In the community college system, I always felt the curriculum was beneath me, but the instructors and advisors had a vested interest in allowing me to move forward, and they reinforced a belief that one day I would reach academic opportunities that were meaningful to me. They treated me with respect, gave me the benefit of the doubt when I asked to take courses that were beyond my proven level, and overtly recognized my ability. This was not unique to me. One of the reasons I kept coming back, is that I witnessed them extend that same decency, support, and hope to every student, even more so to me based on my meritocratic demonstrations.
At the university level, however, despite being a star student, demonstrating superior ability and knowledge based on my extra decade of self training and life experience (compared to my millennial classmates), doing the overwhelming majority of work in every group activity, and having completed all of the course prerequisites for the graduate program, my ability to complete my education in a meaningful, affordable, and timely manner was essential nil.
The bureaucratic structure was designed to dismiss any concept that a student might have value that was not a product of in-house indoctrination and guidance. The predominant attitude from faculty members was skepticism and dismissal. The students, even more so transfer students, were generally treated as largely incapable, unknowing, and in need of protection from themselves. To challenge that idea or the curriculum based on my own personal experience was to clash with overt dismissal.
I left a system that I believed in because it treated students with equity and respect, and I entered one that seemed to lack both, for me or any other student.
To continue my education was also to continue to turn down any opportunity at meaningful income. I was simultaneously living in poverty, acting as the sole bread winner for my child, and fighting for custody against a sexist and prejudicial system. I had also reached the limit of student loans available to me. I did not have the support of the system to pay for the extended stay required, much less any ability to financially survive the full-time remedial credit schedule the faculty was suggesting. Note here the widely reported escalating cost of university tuition, generally without added value.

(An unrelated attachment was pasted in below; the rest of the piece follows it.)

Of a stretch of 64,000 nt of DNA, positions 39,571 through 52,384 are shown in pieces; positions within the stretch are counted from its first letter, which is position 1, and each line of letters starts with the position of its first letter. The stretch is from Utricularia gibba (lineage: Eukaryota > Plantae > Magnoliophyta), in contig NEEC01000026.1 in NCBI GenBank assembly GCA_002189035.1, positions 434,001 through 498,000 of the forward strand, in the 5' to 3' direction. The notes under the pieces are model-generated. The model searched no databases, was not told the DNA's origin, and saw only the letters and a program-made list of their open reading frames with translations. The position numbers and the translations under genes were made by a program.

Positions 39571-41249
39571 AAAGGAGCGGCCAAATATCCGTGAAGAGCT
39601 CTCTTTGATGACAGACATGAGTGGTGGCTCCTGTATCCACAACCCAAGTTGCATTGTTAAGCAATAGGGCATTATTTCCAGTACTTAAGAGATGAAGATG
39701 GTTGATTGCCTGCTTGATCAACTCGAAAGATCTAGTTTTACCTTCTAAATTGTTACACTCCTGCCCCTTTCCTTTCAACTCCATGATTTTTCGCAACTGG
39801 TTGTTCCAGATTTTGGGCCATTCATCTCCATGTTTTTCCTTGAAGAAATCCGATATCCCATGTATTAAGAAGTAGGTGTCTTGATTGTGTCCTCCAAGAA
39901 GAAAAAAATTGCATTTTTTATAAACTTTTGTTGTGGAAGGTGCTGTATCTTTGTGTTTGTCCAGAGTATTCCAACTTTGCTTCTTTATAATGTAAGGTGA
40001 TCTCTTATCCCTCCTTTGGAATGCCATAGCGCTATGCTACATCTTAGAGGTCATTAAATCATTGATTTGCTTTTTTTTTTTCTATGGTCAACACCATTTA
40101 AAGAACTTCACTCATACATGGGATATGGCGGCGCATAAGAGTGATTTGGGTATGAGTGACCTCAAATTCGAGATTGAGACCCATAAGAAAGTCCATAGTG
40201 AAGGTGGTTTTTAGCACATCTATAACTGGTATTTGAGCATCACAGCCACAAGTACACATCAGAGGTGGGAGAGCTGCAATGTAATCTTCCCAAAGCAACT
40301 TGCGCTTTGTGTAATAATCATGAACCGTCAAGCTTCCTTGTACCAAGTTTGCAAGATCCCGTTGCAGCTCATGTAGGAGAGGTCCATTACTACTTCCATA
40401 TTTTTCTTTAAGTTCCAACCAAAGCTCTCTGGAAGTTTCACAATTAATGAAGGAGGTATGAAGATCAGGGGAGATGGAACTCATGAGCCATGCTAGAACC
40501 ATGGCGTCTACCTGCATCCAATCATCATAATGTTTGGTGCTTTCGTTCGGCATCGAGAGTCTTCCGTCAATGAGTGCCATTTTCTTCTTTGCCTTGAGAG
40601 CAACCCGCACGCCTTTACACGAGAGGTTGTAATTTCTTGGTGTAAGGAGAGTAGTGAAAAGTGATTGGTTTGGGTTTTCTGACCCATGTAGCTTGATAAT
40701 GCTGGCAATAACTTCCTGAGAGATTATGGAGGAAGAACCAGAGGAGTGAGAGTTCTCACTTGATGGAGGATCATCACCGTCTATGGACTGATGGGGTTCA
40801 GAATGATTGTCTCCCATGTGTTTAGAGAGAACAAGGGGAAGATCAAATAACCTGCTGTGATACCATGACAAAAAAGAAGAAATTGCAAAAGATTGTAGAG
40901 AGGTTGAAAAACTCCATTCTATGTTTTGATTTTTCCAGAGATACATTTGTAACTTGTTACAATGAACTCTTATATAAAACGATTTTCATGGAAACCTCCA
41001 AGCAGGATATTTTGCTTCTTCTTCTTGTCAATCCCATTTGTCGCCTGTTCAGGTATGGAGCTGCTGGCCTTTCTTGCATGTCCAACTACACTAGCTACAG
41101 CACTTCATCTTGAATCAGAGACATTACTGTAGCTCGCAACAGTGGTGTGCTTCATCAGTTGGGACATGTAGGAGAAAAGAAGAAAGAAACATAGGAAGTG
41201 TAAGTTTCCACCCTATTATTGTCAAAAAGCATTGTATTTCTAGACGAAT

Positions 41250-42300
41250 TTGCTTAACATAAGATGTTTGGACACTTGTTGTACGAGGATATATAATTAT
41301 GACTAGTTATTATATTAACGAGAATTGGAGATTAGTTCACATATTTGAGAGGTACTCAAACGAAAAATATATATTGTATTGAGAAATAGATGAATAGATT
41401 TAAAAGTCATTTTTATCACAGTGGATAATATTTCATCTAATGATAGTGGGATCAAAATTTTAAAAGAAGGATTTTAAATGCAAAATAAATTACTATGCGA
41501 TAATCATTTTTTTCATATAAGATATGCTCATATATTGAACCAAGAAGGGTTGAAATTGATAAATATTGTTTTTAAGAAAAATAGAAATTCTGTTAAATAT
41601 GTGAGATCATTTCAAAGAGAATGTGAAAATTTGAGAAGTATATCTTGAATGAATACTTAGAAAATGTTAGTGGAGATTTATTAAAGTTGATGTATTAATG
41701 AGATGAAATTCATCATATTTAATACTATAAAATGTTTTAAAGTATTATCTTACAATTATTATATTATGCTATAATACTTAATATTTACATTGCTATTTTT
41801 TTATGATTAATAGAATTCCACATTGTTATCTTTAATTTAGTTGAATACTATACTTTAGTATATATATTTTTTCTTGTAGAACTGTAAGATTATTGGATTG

On the verge of my financial destitution, faculty politely dismissed the notion that I was qualified for the program because my non-traditional academic career didn’t meet their standards of proof, even though 30 100 level credits would do the same.
I could not digest that experience without also honestly admitting to myself that in the nearly 15 years since I started my collegiate career, I had watched the value of Computer Science programs diminish in relation to the state of business world’s needs as I had experienced and studied it. The foundational technologies of modern enterprise businesses and the diverse skills and experience needed to support a small business were all but absent from the curriculum.
I frequently found myself lecturing to other students about these issues, like some sort of techno-Socrates outside of class. The awe and interest these students gave me helped heal my fractured self confidence, confirming that the problem was systemic and not one of personal worth, but it also reinforced the sobering awareness that my skills and ability were tangential to the opportunities in front of me.
I saw two type of students around me. Those already more capable than the program could make them, eager to learn, from me, a decade of industry perspectives they weren’t getting from the school, and the majority, who honestly couldn’t even handle the basics. What all of these students had in advantage to me, was they had marched through the system as expected, when expected, and would benefit from opportunities because of it.
I could see clearly that these opportunities would not be my own, any route to achieve them would involve mountains of sacrifice, far beyond their worth, and I could trace this absence/dilemma to the haunting memories of emotional trauma that characterized my young adult life.
I left JMU feeling ripped off, impoverished, and once again burdened with a focus on the emotional traumas I had been fleeing my entire adult life.
I left understanding that I could never realistically return to finish my degree.
I left understanding that my daughter’s life and opportunity will be guided in critical ways by the emotional traumas I carried in my heart as a young man.
I left with an understanding that academia in my field is in a spiral towards irrelevance, while profiting evermore on the backs of students who don’t have the means, or can’t abandon idealism and hope, to discern that truth.
I left disillusioned and disenfranchised.